__ Summary and Contributions__: This paper studies the sample complexity of estimating the buyers' utilities in non-truthful auctions, such as first-price auctions and all-pay auctions, against any strategies. In this work, the samples are drawn from the prior distribution (instead of historical bids).
The authors provide tight bounds of sample complexities for various auction formats, including the first-price auction, the all-pay auction, and auctions with search costs. They also give a slightly improved bound for the Pandora's Box problem.
With the estimated buyers' utilities, one can compute the approximate-BNE. As an application, the authors obtain a sample-efficient and computational-efficient algorithm for computing approximate-BNE in the first-price auction.

__ Strengths__: (1) This paper is well-written, clear, and easy to follow.
(2) The authors provide full characterizations of sample complexities for various auctions, including the first-price auction, the all-pay auction, and auctions with search costs. The upper bounds and lower bounds are matched up to polylog factors.
(3) This paper concerns the sample complexity of non-truthful auctions, which is relevant and interesting to the NeurIPS community, especially people working in computational economics.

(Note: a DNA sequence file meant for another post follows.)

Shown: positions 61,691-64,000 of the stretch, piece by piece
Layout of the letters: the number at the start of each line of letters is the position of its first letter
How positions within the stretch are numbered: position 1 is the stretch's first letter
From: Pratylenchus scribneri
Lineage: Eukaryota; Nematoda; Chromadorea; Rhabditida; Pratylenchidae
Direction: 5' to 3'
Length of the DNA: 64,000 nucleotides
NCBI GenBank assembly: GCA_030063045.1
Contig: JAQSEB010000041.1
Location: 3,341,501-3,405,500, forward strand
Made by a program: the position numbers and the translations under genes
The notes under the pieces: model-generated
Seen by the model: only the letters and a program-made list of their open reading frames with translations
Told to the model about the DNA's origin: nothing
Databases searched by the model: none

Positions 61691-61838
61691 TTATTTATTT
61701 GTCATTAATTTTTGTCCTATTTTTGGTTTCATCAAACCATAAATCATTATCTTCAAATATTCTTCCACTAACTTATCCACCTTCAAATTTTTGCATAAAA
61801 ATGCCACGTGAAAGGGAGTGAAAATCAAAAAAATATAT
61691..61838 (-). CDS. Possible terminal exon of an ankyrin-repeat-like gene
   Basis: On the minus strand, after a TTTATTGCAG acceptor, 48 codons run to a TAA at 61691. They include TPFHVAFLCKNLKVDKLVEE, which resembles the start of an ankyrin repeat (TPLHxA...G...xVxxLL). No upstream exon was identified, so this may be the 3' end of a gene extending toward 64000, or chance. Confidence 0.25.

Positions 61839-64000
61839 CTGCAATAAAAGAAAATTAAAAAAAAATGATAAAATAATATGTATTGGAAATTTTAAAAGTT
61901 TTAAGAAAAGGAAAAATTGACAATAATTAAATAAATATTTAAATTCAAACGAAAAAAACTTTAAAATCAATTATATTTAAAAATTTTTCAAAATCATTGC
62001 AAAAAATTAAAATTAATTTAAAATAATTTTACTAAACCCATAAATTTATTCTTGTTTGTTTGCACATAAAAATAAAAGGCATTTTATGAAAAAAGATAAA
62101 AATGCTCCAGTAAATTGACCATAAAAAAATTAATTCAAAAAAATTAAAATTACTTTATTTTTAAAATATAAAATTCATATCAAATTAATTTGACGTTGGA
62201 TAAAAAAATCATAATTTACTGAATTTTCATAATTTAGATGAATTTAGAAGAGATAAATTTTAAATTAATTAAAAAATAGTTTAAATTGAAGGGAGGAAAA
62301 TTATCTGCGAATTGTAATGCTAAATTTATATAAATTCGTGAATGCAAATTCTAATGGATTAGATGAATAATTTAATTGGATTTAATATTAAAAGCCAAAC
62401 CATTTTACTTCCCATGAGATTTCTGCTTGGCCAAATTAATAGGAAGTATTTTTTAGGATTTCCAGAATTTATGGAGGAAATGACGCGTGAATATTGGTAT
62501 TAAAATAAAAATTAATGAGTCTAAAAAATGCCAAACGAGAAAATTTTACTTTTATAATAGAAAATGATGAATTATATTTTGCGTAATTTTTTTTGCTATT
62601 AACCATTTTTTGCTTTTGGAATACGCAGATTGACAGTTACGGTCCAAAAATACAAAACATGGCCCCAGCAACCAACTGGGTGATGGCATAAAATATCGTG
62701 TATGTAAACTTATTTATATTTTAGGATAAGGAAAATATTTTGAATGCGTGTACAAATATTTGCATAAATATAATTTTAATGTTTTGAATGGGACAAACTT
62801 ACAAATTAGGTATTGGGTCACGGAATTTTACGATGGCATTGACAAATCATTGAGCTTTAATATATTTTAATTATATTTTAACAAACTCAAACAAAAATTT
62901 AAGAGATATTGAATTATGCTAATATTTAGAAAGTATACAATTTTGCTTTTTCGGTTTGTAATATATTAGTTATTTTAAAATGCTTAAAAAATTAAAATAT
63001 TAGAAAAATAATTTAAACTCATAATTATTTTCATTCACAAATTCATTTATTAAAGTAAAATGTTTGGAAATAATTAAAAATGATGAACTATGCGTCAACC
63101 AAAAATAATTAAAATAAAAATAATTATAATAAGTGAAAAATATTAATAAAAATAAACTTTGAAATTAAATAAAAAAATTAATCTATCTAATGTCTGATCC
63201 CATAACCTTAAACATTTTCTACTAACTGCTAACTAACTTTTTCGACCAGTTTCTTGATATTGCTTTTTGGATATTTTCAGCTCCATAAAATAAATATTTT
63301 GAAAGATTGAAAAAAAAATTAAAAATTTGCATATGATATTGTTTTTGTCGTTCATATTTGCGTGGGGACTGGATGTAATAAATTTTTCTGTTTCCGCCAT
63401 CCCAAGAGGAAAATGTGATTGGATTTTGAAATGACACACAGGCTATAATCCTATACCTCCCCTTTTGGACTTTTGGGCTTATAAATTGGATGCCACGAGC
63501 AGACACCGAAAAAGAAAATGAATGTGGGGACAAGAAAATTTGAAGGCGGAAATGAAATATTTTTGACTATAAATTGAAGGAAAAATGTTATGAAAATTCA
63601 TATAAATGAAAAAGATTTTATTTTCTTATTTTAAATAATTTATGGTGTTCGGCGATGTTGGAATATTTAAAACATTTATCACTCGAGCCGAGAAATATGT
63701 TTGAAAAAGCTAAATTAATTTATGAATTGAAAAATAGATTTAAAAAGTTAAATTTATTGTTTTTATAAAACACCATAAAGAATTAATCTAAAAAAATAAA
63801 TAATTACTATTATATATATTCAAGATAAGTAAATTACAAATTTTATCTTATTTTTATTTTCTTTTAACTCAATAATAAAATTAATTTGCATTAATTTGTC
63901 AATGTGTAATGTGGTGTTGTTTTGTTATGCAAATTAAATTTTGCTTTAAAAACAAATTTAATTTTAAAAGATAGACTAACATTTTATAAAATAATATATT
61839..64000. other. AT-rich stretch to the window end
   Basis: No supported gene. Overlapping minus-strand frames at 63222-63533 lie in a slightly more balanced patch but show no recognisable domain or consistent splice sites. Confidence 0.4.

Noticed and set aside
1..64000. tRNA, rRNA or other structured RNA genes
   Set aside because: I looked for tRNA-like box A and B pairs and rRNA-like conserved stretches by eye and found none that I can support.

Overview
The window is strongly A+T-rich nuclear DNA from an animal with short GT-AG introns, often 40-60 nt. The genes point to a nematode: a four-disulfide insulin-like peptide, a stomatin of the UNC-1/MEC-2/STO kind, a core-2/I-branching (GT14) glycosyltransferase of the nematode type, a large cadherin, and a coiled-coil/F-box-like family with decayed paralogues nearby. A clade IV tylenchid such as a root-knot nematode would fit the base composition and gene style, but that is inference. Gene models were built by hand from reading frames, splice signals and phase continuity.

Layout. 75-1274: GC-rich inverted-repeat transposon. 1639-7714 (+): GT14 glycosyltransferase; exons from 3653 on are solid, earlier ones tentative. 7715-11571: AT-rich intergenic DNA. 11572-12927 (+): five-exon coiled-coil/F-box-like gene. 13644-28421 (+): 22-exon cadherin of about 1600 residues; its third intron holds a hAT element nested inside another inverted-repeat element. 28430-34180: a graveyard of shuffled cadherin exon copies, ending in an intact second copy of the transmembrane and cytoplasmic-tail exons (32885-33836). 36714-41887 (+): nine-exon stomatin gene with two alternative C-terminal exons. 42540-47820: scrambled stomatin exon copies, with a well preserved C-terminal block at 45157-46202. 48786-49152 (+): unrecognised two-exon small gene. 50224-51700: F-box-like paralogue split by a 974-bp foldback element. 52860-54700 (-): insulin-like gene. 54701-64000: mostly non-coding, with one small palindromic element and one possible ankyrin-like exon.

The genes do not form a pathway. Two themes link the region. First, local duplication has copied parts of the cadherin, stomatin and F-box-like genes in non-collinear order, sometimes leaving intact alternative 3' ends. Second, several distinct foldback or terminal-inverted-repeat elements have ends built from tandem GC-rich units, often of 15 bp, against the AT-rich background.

__ Weaknesses__: This paper seems to be a dense theoretical paper with many results, which does not fit the 8-page limit in NeurIPS very well (but the authors do a good job of presenting their findings and high-level intuitions.)

__ Correctness__: The reviewer did not check the proofs in the appendix, but all the results seem sound and plausible in hindsight. The proof of Lemma 3.7 is clear and easy to follow.

__ Clarity__: This paper is generally well written, clear, and easy to follow.

__ Relation to Prior Work__: The authors do a good job of surveying the literature.

__ Reproducibility__: Yes

__ Additional Feedback__: Do the results continue to hold for any arbitrary tie-breaking rules? For example, ties are broken lexicographically. [After rebuttal: thank you for the response.]

__ Summary and Contributions__: The paper studies the sample complexity of learning the interim utility functions in single-item first-price auctions with bounded valuations. The main result is that with O(n / \eps^2) samples, whp the empirical utility functions on the sample set induced by all monotone bidding strategies uniformly converge to the actual interim utility functions with an additive error of \eps. Moreover, the authors give a lower bound that matches the above sample complexity up to a polylogarithmic factor. The authors further show that uniform convergence holds even if one replaces the empirical distribution with the product of the empirical marginal distributions. Combined with a recent result by Shen et al. this gives a Monte Carlo algorithm for computing \eps-BNE for first-price auctions with arbitrary (but bounded and independent across agents) valuation distributions. The authors also study extensions of their results to all-pay auctions, etc.